In 1998, the adult population of Canada was 22.2 million; thus, the prevalence of obesity in that year translates into 3.3 million obese Canadians. Canada 2020 population is estimated at 37,742,154 people at midyear according to UN data. Canada population is equivalent to 0.48% of the total world population. Canada ranks number 39 in the list of countries (and dependencies) by population.

According to recent guidelines,  adults are classified as being of normal weight with a body mass index (BMI) of 18.5–24.9 kg/m2 , overweight with a BMI of 25.0–29.9 kg/m2 and obese with a BMI ≥ 30 kg/m2.

BMI (Body Mass Index) 

BMI is a simple calculation using a person’s height and weight. The formula is BMI = kg/m2 where kg is a person’s weight in kilograms and m2 is their height in metres squared. A BMI of 25.0 or more is overweight, while the healthy range is 18.5 to 24.9. BMI applies to most adults 18-65 years.

In the future, mortality related to obesity is expected to exceed that of smoking. Numerous diseases are caused or made worse by obesity.

These include type 2 diabetes; hypertension; dyslipidemia; ischemic heart disease; stroke; obstructive sleep apnea and snoring, asthma; non-alcoholic steatohepatitis; gastroesophageal reflux disease; degenerative joint disease of the back, hips, knees, and feet; infertility and polycystic ovary syndrome; various malignancies; and depression to name but a few.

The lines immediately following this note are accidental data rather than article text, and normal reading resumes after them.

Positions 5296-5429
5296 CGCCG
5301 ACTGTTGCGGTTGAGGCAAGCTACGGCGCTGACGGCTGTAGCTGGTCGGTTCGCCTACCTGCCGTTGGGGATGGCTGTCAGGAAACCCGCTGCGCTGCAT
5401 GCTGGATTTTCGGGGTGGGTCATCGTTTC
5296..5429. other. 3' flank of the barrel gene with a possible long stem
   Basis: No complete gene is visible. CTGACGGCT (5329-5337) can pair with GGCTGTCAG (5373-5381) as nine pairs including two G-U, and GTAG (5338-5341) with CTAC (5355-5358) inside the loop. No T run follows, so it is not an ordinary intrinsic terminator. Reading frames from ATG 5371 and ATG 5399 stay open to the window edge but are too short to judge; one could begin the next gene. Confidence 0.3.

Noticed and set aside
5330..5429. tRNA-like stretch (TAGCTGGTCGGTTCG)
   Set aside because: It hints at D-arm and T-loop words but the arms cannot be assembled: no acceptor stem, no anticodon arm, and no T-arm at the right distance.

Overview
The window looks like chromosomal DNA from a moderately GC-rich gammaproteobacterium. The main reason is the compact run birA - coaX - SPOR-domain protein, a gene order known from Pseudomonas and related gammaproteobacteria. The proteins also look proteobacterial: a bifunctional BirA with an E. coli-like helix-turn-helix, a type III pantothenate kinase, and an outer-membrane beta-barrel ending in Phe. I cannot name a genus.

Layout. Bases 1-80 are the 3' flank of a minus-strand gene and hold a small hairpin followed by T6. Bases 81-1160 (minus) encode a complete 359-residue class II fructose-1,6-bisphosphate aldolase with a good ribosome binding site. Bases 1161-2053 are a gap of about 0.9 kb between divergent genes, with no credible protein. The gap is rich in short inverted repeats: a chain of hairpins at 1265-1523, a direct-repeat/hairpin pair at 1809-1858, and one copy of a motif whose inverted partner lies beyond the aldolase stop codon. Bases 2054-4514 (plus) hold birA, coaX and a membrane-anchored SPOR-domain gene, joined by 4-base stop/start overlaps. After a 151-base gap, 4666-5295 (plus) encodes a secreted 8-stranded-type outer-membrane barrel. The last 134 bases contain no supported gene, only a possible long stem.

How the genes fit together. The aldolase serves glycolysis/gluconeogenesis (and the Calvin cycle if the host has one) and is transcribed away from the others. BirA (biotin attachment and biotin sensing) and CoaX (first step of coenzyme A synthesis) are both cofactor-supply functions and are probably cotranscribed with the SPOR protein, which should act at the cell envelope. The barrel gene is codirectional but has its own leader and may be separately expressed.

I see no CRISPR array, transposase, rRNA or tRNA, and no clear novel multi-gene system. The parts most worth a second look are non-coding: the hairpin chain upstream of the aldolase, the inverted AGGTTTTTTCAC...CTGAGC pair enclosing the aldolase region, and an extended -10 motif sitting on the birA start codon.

In summary, Canada has, as have other developed countries, recently experienced a major epidemic of obesity, with the population prevalence more than doubling between 1985 and 1998. In 1998, the problem of obesity was nationwide, because it did not appear to be limited to one province or region.

Obesity and Obstructive Sleep Apnea

In adults, excess weight is the strongest risk factor associated with obstructive sleep apnea. Each unit increase in BMI is associated with a 14% increased risk of developing sleep apnea, and a 10% weight gain increases the odds of developing moderate or severe obstructive sleep apnea by six times.

The effect of tongue, neck and throat on Obstructive Sleep Apnea.

Pharyngeal (throat) and tongue fat are important in OSA and snoring causation due to its effect on the upper airway. In view of the epidemic proportion of society suffering from OSA and snoring an understanding of its effect and then management could provide significant improvement in OSA and therefore cardiovascular disease, diabetes, poor sleep and excessive daytime sleepiness to name but a few.

OSA and an increase in obesity

Excess body weight contributes to sleep apnea by causing increased pressure on upper airways, leading to collapse and decreased neuromuscular control from the fatty deposits. These fatty deposits contribute to decreased lung volume and make it more difficult to breathe.